I drove to Charlottesville for the Virginia State Neighborhood Conference, and it was a blast.
I was eating scrambled eggs at a table with attendees from Hampton, Roanoke and Danville. We were sharing ideas, waiting for the suits to show up – you know, the guys from city hall who are pleased-to-welcome-you-on-behalf-of. But the only person sitting at the head table was a man in a turban. I thought, “Someone’s going to have to tell him that’s reserved for the suits.”
Turns out he’s the mayor of Charlottesville, Mr. Satyendra Singh Huja! That was humbling. Even more so, to see the significance this long-time city planner has had on Charlottesville. Our mobile workshop deployed via school bus through neighborhoods he worked to preserve. We also walked seven blocks of the Historic Downtown Mall he helped transform into a truly vibrant city center. My favorite part was the community chalkboard and podium (memorial to the First Amendment). Several of us wrote our thoughts freely with chalk in hand.
Networking at this annual conference always gives me a chance to reflect. Coy Barefoot, creative director of earless rabbit, C-ville’s innovative online television network, sized it up in his keynote speech. He said, “You will fail forward.” Meaning, don’t delay doing something because you want it to be perfect. Just begin, like learning to play piano or ride a bike. Practice leading. Some projects will work. Others will fail miserably. None of the neighborhood projects I’ve volunteered for have been easy. All had obstacles and naysayers. At one of my lowest points – shoveling kitty litter to soak up an oil spill on a hot day – the people helping me kept me going.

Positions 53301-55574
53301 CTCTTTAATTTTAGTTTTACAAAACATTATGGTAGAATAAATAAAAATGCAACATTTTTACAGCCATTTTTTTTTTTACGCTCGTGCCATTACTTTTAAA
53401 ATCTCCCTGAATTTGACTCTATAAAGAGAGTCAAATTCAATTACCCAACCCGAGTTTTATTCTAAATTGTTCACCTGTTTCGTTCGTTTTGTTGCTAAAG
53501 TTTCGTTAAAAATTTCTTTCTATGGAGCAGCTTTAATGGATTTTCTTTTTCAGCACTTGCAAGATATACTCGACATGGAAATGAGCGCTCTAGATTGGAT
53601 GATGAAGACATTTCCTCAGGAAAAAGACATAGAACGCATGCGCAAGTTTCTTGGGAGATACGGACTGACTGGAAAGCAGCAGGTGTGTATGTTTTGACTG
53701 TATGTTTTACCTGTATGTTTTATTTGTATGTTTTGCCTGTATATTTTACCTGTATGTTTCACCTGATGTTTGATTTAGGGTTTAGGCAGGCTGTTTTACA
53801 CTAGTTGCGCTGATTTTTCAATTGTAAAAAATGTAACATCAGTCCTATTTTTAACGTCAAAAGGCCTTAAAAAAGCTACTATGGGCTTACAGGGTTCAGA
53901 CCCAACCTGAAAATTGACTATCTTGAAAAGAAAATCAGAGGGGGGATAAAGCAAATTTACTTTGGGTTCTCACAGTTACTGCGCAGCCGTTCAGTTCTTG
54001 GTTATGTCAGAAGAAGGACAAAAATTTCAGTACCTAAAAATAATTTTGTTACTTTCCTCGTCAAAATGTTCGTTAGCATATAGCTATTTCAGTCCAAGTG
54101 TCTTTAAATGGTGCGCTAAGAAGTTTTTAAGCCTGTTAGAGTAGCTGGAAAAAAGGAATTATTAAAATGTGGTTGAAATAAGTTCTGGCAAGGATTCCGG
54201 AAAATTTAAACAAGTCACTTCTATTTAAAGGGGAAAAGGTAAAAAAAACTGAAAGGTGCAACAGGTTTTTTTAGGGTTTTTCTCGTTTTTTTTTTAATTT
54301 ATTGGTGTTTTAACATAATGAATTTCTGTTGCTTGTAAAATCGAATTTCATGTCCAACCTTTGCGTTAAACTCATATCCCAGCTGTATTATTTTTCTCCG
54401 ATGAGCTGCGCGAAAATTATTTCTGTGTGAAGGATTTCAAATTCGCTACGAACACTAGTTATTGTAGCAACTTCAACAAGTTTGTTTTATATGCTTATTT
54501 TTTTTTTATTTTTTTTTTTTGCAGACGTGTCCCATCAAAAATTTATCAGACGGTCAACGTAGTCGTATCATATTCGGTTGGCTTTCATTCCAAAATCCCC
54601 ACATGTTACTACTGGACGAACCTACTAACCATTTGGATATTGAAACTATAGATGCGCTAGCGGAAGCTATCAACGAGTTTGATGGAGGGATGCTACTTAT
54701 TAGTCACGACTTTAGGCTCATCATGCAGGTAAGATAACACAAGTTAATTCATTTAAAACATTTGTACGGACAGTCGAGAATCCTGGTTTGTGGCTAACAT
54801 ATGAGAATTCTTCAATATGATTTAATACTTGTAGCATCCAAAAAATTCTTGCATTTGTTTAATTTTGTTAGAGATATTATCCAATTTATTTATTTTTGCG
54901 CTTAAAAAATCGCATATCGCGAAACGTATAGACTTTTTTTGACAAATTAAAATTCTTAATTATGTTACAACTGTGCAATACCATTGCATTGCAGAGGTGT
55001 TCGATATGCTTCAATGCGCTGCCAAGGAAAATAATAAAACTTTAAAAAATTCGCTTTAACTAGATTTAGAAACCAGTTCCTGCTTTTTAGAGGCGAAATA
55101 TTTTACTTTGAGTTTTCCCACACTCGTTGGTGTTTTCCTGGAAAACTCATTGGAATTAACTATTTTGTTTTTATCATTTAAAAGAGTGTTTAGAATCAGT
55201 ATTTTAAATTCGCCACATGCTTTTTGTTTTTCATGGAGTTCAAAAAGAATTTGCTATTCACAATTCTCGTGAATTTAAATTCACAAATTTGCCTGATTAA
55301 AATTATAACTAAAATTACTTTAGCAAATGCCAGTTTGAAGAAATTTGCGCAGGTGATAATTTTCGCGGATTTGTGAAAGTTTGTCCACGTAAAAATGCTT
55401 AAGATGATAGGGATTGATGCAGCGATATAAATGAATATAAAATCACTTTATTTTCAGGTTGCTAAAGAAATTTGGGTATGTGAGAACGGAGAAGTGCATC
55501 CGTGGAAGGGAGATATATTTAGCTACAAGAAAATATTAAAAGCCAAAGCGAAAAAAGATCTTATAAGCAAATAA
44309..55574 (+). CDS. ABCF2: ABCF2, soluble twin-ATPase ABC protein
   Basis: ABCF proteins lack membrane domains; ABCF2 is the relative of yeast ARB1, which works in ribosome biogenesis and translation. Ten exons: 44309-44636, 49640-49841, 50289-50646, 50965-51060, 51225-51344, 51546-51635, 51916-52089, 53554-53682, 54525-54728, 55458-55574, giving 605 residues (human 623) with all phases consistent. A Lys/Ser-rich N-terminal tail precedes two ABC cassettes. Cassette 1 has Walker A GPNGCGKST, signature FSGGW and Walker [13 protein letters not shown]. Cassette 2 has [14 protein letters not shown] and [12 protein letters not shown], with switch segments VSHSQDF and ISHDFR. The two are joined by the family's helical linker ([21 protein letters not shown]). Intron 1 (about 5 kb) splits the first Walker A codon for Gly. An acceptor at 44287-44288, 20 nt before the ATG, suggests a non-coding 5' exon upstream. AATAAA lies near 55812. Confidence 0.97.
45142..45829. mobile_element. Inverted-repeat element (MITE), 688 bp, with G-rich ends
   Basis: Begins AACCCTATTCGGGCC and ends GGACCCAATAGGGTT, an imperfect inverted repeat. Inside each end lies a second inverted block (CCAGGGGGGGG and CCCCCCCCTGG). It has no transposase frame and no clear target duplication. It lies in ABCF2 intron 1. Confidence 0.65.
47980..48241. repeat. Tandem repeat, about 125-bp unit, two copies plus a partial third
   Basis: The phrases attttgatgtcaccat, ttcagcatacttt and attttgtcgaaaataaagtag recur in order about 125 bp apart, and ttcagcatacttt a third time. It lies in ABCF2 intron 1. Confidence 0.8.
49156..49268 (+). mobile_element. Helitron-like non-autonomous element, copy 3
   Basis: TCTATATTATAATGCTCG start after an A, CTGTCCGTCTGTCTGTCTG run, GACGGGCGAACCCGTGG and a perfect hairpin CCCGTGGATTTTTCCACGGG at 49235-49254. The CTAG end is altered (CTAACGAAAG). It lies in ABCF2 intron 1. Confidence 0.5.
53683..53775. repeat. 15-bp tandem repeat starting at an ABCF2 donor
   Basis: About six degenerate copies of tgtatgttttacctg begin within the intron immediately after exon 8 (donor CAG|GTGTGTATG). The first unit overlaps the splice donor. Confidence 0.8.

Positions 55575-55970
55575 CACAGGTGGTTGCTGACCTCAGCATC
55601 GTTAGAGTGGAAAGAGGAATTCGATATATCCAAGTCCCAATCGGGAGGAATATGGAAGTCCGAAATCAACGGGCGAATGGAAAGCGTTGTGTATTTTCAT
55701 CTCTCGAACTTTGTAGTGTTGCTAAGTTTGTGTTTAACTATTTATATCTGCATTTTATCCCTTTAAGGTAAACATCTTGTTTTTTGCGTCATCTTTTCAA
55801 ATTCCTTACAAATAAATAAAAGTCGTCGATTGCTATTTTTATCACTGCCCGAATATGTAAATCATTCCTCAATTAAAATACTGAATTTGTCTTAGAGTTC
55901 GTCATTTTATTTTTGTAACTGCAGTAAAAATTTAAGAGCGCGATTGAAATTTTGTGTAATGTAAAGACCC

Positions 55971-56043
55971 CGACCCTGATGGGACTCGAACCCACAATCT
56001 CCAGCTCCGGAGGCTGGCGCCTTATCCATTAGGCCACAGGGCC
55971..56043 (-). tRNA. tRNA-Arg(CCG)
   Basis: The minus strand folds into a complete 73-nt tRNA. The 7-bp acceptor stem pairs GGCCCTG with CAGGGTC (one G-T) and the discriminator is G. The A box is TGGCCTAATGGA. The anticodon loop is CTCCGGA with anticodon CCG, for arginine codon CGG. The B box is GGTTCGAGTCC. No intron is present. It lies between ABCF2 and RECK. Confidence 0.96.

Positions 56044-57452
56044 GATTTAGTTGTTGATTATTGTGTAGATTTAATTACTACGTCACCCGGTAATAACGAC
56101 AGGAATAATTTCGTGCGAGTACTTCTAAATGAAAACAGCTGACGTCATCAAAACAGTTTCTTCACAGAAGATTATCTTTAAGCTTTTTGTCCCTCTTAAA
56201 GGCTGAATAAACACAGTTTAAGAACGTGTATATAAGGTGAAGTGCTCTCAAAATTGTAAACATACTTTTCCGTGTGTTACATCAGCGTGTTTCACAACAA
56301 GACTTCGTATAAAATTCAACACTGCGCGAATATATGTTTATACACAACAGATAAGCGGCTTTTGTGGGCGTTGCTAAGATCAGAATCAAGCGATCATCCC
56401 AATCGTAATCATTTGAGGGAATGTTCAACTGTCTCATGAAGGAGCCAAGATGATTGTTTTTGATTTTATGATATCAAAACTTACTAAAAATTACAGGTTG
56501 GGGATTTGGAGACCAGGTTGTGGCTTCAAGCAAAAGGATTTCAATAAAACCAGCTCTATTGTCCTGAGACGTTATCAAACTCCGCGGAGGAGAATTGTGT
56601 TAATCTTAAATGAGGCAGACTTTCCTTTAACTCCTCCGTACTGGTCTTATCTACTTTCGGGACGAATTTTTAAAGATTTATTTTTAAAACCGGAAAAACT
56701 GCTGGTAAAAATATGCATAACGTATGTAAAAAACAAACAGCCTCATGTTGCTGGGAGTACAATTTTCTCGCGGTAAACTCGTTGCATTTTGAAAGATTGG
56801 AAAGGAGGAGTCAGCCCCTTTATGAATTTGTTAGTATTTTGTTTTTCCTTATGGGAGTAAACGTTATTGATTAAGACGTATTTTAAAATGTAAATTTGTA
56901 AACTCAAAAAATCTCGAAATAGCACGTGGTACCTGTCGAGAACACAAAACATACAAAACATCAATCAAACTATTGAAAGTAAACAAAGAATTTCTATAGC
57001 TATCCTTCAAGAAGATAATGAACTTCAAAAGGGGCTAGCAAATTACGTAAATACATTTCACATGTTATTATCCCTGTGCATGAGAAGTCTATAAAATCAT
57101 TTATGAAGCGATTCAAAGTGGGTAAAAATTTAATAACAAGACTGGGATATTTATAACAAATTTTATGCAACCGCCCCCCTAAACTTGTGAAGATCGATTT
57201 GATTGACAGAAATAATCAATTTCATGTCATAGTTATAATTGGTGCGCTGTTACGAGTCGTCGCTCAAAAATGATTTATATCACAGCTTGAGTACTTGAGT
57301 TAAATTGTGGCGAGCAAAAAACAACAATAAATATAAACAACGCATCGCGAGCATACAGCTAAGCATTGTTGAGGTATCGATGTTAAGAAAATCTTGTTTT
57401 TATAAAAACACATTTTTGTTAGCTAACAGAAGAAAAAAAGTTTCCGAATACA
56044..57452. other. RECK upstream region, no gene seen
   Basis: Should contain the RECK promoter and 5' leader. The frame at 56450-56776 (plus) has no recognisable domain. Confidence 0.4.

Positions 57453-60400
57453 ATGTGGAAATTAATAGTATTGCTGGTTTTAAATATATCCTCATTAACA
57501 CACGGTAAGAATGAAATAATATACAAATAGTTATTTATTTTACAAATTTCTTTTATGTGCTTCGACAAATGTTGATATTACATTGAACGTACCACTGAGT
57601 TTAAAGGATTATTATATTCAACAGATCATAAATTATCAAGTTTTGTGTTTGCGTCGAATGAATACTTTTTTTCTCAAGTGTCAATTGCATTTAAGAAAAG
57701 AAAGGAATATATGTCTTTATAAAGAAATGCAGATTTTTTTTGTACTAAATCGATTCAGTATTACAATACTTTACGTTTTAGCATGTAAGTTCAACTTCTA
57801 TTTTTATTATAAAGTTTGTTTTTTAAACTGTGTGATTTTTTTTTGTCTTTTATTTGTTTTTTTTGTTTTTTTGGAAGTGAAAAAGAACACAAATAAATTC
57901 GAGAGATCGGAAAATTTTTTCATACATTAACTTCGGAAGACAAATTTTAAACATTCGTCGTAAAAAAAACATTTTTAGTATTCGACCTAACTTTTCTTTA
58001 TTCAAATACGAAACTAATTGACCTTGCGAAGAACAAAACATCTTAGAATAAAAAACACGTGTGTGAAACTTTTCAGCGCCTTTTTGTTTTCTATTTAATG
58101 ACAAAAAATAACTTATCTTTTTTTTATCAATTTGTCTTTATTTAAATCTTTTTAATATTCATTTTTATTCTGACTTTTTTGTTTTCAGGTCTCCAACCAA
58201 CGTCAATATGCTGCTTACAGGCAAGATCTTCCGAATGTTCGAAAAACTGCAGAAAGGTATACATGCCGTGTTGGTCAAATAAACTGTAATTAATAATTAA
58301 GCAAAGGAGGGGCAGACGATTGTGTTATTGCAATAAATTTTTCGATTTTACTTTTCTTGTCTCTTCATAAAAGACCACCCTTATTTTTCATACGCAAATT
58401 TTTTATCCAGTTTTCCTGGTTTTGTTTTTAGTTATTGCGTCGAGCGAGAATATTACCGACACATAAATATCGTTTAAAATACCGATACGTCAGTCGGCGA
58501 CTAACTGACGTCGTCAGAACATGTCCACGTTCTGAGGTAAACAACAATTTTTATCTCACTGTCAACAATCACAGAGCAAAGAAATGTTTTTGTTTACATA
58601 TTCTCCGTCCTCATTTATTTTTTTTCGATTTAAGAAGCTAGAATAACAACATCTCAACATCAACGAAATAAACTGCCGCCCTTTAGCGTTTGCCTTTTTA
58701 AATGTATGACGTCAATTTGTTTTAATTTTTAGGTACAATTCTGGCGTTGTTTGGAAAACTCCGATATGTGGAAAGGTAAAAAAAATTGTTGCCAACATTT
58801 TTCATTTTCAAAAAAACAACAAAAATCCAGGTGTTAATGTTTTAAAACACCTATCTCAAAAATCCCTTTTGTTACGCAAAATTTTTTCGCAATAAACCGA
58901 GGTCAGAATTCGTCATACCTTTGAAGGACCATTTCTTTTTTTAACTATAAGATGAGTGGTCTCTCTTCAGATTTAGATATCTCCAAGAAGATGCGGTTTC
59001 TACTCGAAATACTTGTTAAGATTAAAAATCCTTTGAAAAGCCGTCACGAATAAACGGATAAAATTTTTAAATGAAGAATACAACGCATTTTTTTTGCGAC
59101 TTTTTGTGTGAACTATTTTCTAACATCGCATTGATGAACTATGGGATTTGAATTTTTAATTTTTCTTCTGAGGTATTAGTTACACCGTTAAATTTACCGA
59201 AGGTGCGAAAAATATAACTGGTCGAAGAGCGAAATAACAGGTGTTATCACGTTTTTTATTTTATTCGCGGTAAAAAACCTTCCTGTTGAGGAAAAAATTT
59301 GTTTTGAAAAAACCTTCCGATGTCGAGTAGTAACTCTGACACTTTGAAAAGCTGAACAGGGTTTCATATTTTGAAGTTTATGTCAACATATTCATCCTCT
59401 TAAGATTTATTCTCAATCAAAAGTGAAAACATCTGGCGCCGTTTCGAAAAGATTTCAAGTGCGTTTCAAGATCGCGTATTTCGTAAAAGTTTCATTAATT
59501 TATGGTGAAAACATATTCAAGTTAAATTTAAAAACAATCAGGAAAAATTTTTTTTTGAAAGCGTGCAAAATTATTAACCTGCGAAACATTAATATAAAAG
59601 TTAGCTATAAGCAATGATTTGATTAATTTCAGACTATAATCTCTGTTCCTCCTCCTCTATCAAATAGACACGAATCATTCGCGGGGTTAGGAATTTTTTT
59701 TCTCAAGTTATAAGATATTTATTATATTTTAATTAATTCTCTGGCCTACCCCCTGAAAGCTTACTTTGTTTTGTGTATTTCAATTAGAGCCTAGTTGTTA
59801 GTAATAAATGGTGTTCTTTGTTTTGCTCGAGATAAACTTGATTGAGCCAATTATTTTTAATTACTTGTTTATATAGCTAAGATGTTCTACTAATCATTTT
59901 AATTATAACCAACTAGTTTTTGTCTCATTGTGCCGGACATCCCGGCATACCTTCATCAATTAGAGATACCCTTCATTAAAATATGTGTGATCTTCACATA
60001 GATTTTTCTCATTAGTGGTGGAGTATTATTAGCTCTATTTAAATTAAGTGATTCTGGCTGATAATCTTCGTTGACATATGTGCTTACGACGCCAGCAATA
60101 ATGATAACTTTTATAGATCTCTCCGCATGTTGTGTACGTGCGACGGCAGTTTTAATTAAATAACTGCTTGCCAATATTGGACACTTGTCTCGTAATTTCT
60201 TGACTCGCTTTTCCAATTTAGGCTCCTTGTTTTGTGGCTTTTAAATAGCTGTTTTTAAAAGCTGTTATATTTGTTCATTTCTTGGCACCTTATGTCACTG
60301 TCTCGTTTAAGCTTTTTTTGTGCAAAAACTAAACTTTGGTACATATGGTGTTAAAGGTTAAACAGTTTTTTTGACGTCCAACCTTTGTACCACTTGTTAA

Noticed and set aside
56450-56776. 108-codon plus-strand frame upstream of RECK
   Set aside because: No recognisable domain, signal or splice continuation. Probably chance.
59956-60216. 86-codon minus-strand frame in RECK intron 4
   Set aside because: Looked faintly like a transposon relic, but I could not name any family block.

Even the “Creating an Inclusive Meeting” workshop gave me new ideas. Jonathan McBride and Wanda Ferrell of the City of Hampton had us sit in a large circle, hold a stick in our right hand, thump it on the floor, clap our hands and pass it to the person on our left. This was not easy! Even with a steady cadence, there were bottlenecks at one person or another. Passing the sticks demonstrated how cycling (momentum, progression and support) is at the heart of any great meeting where every voice is heard.
A guy came running in late to the last workshop, sweaty-dirty and cradling a bicycle helmet. He was Todd Neimeier of the Urban Agriculture Collective of Charlottesville. Ron McCorkle, the workshop presenter from the Urbiculture Foundation of Roanoke, had collared Todd earlier and pulled him in because he’d heard about UACC and wanted to get as many cool ideas out there to us as possible. What could be better than urban residents of all ages and backgrounds working together and learning from each other while collectively growing, harvesting and sharing locally produced organic fruits and vegetables on unused land?
The highlight was seeing Neighborhood Services Coordinator Christen Zenich accept two of the conference’s top three awards on behalf of the City of Manassas, its community partners and the Bristoe Station neighborhood for 2012 Neighborhood Project of the Year and 2012 Neighborhood Youth Group Effort of the Year. Both awards recognize the impact of the May 5th Big Day of Serving Manassas project on the community.
Now that was a project! I remember youth gathering tons of debris and household hazardous waste, as well as items to be recycled for the Salvation Army or Habitat for Humanity -- even books. A youth from West Virginia hit his finger with a maddox. One of the pharmacists from the Walgreens First Aid tent drove him and his adult leader to an urgent care facility next to Prince William Hospital. I followed and sat in the waiting room with them. After he got three stitches, I drove them both back to the Boys & Girls Club. We missed the block party, but we didn’t mind. We had a good time talking and shared a “fail” that was actually now part of an award-winning project. And that’s okay.
As Mayor Huja said, “A great neighborhood is one where you want to live yourself and enjoy it.”